Newly available state-by-state data shows wide disparities between the number of marijuana-related reports filed by banks in markets across the country.
For example, in the most recent fiscal quarter that ended Sept. 30, California led the pack with 3,415 SARs filed on commercial cannabis customers. Oklahoma was next, with 1,921, followed by Washington, with 1,907.
Interestingly, in fourth place was Maine, which has a relatively small population, with 1,450 cannabis-related bank reports filed during the quarter. By comparison, Colorado was seventh, with 991 reports. This is despite the fact that Colorado has more than four times the population of Maine and a much more established marijuana market.
These numbers do not reflect the number of banks working with the industry, or the number of cannabis companies within a given state, as a bank may file multiple reports, and some reports involve termination of services. It is also true that different financial institutions may have different interpretations of the FinCEN guidelines on when they should file reports on marijuana industry customers.
“We’ve included regulator and state factsheets to answer common questions we’ve received in the past,” the agency spokesperson told Marijuana Moment. “FinCEN cannot comment further, as this product is intended to provide metrics on SAR archiving trends only, rather than deeper analysis.”
FinCEN first provided guidance to the financial sector in 2014 that is intended to help banks navigate the cannabis space while the plant remains federally banned. But advocates, stakeholders and lawmakers across the aisle have made it clear that more needs to be done to normalize the sector and provide banks with certain guarantees.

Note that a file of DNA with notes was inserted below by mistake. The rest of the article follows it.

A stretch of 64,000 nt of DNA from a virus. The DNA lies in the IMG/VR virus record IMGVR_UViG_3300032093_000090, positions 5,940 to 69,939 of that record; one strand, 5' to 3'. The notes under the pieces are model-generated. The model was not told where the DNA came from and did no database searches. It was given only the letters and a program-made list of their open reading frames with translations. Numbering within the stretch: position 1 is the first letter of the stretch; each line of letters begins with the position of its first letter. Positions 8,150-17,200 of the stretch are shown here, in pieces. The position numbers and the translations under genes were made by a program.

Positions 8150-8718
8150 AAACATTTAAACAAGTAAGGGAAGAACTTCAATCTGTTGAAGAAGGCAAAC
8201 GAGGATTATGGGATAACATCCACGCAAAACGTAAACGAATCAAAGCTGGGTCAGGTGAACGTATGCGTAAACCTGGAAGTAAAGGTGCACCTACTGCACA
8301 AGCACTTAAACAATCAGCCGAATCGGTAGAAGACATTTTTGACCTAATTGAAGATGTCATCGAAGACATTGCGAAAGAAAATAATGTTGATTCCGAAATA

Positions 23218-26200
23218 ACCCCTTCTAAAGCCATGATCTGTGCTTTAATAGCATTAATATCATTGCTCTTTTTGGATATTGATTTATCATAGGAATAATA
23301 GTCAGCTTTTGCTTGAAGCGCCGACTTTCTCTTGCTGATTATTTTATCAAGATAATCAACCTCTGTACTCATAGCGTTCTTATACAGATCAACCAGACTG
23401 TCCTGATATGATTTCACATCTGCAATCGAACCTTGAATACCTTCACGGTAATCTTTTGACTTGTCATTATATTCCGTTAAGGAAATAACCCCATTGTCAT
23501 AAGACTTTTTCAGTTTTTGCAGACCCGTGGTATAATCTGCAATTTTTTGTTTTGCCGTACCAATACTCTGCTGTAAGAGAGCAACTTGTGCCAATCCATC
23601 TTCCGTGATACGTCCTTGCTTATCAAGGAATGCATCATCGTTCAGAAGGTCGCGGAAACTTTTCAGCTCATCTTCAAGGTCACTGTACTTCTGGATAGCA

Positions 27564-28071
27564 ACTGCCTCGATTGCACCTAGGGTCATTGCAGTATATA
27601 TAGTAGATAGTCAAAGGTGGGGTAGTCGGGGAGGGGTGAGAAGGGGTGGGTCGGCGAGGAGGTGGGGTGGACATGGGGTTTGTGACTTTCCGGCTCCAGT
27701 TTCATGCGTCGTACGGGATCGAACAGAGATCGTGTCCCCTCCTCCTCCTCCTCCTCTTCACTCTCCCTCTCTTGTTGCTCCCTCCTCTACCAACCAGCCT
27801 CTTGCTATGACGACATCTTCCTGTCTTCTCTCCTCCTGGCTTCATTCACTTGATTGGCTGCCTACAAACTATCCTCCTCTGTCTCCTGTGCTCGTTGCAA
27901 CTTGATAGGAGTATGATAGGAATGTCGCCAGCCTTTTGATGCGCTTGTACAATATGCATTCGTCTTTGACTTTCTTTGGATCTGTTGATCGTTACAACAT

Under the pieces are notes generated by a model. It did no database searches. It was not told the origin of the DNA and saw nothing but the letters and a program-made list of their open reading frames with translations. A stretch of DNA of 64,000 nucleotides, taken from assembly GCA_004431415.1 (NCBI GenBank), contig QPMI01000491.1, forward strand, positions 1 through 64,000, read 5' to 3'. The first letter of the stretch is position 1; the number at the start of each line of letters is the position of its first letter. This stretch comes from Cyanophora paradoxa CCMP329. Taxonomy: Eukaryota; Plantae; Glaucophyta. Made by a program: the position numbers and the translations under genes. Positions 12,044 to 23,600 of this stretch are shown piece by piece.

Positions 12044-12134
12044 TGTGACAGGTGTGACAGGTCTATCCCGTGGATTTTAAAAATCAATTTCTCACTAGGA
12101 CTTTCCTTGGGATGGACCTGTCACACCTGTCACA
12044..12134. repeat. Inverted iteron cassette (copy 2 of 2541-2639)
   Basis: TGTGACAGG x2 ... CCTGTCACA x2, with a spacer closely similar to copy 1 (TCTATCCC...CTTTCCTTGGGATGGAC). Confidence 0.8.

There is still considerable reluctance within the banking industry when it comes to working with firms involving a Schedule I controlled substance, and this is reflected in the relatively small number of depository institutions that actually follow the lead and take on clients of cannabis.
Previous reports from FinCEN had noted that it had stopped including hemp-only businesses in its quarterly reports since the crop was federally legalized under the 2018 Farm Bill, which could explain at least part of the decline represented in the data. earlier, but that hemp explanation language has not been included in the last several reports.
At the end of September 2022, there were 489 banks and 166 credit unions reporting active marijuana customers, according to the federal agency. In addition, 129 non-custodian institutions filed reports.